Hepatitis virus capsid polymorph stability depends on encapsulated cargo size

Li He, Zachary Porterfield, Paul Van Der Schoot, Adam Zlotnick, Bogdan Dragnea

Research output: Contribution to journalArticlepeer-review

27 Scopus citations


Protein cages providing a controlled environment to encapsulated cargo are a ubiquitous presence in any biological system. Well-known examples are capsids, the regular protein shells of viruses, which protect and deliver the viral genome. Since some virus capsids can be loaded with nongenomic cargoes, they are interesting for a variety of applications ranging from biomedical delivery to energy harvesting. A question of vital importance for such applications is how does capsid stability depend on the size of the cargo? A nanoparticle-templated assembly approach was employed here to determine how different polymorphs of the Hepatitis B virus icosahedral capsid respond to a gradual change in the encapsulated cargo size. It was found that assembly into complete virus-like particles occurs cooperatively around a variety of core diameters, albeit the degree of cooperativity varies. Among these virus-like particles, it was found that those of an outer diameter corresponding to an icosahedral array of 240 proteins (T = 4) are able to accommodate the widest range of cargo sizes.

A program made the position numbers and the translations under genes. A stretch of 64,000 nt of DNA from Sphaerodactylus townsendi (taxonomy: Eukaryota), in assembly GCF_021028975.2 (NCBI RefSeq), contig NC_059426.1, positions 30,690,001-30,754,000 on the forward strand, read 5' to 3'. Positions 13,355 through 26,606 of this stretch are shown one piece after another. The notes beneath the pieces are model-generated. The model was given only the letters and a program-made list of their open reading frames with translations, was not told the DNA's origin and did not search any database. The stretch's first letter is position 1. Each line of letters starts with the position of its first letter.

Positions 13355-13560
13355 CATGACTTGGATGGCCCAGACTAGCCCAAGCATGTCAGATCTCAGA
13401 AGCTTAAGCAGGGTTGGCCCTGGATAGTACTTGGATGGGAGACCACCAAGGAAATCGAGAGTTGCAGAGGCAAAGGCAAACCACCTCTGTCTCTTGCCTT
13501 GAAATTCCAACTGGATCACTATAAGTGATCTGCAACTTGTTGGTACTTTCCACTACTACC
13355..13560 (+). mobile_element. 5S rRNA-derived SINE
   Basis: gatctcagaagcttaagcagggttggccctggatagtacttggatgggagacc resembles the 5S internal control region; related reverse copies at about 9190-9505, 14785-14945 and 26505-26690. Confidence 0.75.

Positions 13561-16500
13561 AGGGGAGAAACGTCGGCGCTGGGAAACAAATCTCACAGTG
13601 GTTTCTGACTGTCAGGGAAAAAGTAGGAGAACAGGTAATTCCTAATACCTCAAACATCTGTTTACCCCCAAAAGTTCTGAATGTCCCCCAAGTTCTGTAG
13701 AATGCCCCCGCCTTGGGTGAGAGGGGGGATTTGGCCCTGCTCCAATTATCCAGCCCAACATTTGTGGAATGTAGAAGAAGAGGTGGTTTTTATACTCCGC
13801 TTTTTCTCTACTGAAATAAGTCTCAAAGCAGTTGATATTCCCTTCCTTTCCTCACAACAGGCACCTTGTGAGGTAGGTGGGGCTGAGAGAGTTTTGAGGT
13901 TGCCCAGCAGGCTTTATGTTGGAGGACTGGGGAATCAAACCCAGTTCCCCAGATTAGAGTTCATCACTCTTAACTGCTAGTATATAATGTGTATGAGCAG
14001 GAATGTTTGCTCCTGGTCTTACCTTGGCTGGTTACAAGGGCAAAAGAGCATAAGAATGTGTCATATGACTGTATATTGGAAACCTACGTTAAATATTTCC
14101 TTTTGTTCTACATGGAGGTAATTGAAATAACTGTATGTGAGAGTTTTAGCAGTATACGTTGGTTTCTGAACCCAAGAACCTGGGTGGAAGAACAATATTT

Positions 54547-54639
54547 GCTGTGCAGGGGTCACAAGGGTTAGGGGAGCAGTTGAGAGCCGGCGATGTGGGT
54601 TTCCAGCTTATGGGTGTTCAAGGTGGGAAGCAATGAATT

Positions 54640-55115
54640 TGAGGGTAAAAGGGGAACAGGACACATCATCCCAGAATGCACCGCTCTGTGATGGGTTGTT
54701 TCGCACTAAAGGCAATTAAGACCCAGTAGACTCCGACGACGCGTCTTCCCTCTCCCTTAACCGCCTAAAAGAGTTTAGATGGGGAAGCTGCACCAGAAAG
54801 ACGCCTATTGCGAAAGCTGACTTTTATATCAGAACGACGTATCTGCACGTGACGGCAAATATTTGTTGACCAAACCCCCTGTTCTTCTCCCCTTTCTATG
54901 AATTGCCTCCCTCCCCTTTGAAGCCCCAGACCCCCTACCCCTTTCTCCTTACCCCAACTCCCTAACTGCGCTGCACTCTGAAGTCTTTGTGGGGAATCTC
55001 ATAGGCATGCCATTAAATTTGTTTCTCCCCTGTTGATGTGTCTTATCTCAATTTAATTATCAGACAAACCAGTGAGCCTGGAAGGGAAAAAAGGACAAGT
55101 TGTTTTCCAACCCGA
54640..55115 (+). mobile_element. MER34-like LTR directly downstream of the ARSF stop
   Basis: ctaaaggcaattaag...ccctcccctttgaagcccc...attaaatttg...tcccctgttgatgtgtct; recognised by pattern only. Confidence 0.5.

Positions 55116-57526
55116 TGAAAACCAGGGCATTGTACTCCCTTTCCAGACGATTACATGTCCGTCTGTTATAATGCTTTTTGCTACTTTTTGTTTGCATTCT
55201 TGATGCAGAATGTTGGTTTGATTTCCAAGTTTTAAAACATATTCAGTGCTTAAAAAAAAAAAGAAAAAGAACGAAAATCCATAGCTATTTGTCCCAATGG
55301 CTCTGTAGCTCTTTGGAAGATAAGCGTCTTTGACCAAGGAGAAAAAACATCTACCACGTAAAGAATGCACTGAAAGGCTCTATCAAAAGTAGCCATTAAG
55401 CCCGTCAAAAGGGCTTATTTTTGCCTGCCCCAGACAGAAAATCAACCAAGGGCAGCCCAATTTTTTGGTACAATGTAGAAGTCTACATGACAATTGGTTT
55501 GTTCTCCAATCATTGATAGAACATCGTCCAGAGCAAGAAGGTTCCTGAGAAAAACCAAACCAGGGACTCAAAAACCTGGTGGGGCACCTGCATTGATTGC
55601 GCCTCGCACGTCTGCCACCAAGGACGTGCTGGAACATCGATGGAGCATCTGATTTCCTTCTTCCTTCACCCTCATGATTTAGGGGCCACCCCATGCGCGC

Original languageEnglish
Pages (from-to)8447-8454
Number of pages8
JournalACS Nano
Issue number10
StatePublished - Oct 22 2013


  • Hepatitis B virus
  • directed assembly
  • encapsulation
  • nanomedicine
  • physical virology

ASJC Scopus subject areas

  • Materials Science (all)
  • Engineering (all)
  • Physics and Astronomy (all)


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